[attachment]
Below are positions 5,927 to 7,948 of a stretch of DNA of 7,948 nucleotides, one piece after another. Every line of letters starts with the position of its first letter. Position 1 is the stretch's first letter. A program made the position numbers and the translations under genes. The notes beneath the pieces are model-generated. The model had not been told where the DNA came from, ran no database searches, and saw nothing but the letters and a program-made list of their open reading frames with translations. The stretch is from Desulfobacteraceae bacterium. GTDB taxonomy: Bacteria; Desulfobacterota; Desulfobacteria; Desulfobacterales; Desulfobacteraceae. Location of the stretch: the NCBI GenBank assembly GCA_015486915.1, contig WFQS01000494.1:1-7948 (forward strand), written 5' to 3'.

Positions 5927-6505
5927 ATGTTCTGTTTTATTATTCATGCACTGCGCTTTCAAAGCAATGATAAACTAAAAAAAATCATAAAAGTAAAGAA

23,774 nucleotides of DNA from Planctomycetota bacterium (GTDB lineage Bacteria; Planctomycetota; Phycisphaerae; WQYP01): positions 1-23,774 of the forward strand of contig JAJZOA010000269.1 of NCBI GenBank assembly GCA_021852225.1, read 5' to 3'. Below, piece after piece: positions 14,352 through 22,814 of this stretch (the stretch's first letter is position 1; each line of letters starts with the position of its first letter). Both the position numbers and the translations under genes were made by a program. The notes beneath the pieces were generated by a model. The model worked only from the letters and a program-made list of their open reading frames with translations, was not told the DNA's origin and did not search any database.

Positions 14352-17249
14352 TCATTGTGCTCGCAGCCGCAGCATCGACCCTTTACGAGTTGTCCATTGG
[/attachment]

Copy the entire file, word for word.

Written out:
Below are positions 5,927 to 7,948 of a stretch of DNA of 7,948 nucleotides, one piece after another. Every line of letters starts with the position of its first letter. Position 1 is the stretch's first letter. A program made the position numbers and the translations under genes. The notes beneath the pieces are model-generated. The model had not been told where the DNA came from, ran no database searches, and saw nothing but the letters and a program-made list of their open reading frames with translations. The stretch is from Desulfobacteraceae bacterium. GTDB taxonomy: Bacteria; Desulfobacterota; Desulfobacteria; Desulfobacterales; Desulfobacteraceae. Location of the stretch: the NCBI GenBank assembly GCA_015486915.1, contig WFQS01000494.1:1-7948 (forward strand), written 5' to 3'.

Positions 5927-6505
5927 ATGTTCTGTTTTATTATTCATGCACTGCGCTTTCAAAGCAATGATAAACTAAAAAAAATCATAAAAGTAAAGAA

23,774 nucleotides of DNA from Planctomycetota bacterium (GTDB lineage Bacteria; Planctomycetota; Phycisphaerae; WQYP01): positions 1-23,774 of the forward strand of contig JAJZOA010000269.1 of NCBI GenBank assembly GCA_021852225.1, read 5' to 3'. Below, piece after piece: positions 14,352 through 22,814 of this stretch (the stretch's first letter is position 1; each line of letters starts with the position of its first letter). Both the position numbers and the translations under genes were made by a program. The notes beneath the pieces were generated by a model. The model worked only from the letters and a program-made list of their open reading frames with translations, was not told the DNA's origin and did not search any database.

Positions 14352-17249
14352 TCATTGTGCTCGCAGCCGCAGCATCGACCCTTTACGAGTTGTCCATTGG